28. The general theme of the submissions made by Miss Isaacs on behalf of M was that the information that the judge needed to make a decision was simply not available to him.

29. Miss Isaacs stressed the deficiencies in the placement of M and K at One Step, which of course the judge had recognised. The consequence of there not having been a formal assessment of M was, Miss Isaacs said, that she would not have had the benefit of the dynamic teaching process that is a necessary feature of such an assessment, including discussion and detailed feedback which would have enabled her to remedy or improve her parenting as she went along. The court was therefore without the information upon which to determine what risks were involved in M caring for K in the community, she submitted.

30. Furthermore, the absence of a proper assessment of what M might need by way of support in the community by adult and children's services working together meant that it was difficult for the court to give consideration to the future. It was submitted that there was no solid evidence before the judge to support Mr Pantia's view that no suitable alternative to One Step could be found.

31. By the time of the hearing before us, Ms Storey had been replaced by Ms Burgess on behalf of adult services. She had come to court with M and we were told by Miss Isaacs that she wished to assure the court that services could be identified within the fortnight to assist M. She was apparently relatively confident that safe and secure housing could be arranged for M and the baby where they could live at least whilst an assessment was done. It was a pity that Ms Burgess's evidence was not available by way of a statement which Miss Isaacs could have invited us to admit as fresh evidence but we understand that Miss Isaacs was instructed at the last minute and there was not time to attend to this.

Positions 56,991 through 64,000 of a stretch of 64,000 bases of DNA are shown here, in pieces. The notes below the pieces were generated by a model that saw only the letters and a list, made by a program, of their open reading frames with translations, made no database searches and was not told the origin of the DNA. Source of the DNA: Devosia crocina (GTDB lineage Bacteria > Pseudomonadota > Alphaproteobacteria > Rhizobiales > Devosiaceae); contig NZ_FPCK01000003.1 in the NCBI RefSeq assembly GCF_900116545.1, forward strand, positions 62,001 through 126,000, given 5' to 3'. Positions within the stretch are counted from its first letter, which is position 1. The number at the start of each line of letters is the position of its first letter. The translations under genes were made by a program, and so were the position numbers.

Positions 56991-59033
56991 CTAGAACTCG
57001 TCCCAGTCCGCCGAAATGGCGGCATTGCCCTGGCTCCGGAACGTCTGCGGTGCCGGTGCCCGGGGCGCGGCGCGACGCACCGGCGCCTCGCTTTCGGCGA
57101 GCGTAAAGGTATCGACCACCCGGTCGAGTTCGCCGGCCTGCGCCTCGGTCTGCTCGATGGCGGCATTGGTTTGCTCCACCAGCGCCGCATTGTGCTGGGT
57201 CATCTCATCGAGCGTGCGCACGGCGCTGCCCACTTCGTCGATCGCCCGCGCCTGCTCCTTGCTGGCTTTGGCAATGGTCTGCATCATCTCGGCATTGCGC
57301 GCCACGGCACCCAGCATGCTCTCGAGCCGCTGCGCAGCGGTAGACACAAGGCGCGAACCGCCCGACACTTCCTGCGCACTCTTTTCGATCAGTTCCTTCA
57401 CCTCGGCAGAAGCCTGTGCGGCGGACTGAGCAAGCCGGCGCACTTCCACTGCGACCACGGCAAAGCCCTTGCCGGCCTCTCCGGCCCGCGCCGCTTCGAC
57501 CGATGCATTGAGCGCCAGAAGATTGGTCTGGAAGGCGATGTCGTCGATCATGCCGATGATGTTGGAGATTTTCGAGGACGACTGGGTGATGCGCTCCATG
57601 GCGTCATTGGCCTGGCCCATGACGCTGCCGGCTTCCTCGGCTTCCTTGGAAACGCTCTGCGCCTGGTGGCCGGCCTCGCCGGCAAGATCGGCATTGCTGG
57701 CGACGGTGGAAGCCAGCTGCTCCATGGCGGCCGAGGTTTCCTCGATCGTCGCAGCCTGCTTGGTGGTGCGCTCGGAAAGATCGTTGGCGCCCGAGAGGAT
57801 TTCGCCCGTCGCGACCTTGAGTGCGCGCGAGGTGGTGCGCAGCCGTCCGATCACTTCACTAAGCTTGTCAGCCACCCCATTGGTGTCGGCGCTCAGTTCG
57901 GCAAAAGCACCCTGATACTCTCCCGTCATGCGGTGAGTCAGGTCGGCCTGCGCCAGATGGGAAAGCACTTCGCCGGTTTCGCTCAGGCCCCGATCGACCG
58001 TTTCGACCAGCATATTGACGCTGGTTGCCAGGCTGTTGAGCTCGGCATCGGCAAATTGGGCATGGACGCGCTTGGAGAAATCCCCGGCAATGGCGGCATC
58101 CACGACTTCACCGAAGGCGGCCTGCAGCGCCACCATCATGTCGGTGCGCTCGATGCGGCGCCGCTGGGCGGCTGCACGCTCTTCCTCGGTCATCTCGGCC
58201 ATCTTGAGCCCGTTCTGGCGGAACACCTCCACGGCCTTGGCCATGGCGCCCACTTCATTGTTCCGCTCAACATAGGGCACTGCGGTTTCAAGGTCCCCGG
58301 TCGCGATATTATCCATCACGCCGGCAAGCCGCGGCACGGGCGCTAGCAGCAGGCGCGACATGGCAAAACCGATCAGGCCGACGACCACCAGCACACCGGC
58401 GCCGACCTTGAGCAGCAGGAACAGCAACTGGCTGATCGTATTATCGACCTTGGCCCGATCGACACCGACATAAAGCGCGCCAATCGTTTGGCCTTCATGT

32. For LA, Miss Brown submitted that the judge had based his decision upon more than the availability of support in the community and that it was fully justified. She suggested that he had in mind a package of support such as was now being discussed but rejected it because of risks associated with features such as M's vulnerability and her inability to prioritise K's needs or to work with professionals.  He was able to rely also, she submitted, on the wider background, having recently dealt with the case relating to L.

33. It seemed to me that Miss Brown was realistically agreeing, during submissions, that we did not in fact know what arrangements could be made in the community. She was able to assure us that if the appeal were to be allowed, adult and children's services would work together on M's case. However, it was not yet clear, she said, that M herself was accepting that she needed to have a further assessment.

34. Judge Oliver's task in this case was made very much more difficult, it seems to me, by the deficiencies in the evidence available to him. M and K had spent months living together at One Step without a proper assessment being done. Children's services seem to have concluded nevertheless that despite the considerable progress M had made there, no suitable arrangements could be devised to keep M and child together once the One Step placement came to an end and to have reached this conclusion with no proper input from adult services. I do not see how they could securely arrive at this conclusion without a reliable assessment of M's likely future care of K and of her support needs and proper information about what could be made available to her by way of support in the community. Given these gaps in LA's work, it seems to me that Miss Isaacs was right to submit that the judge was without the information that he needed in order to be able to take a reliable decision that it was necessary to separate mother and baby despite the progress that M had made and her demonstrated ability to provide good enough basic care for K at One Step. It follows that in my view he was wrong to make a final care order with a care plan of adoption and a placement order.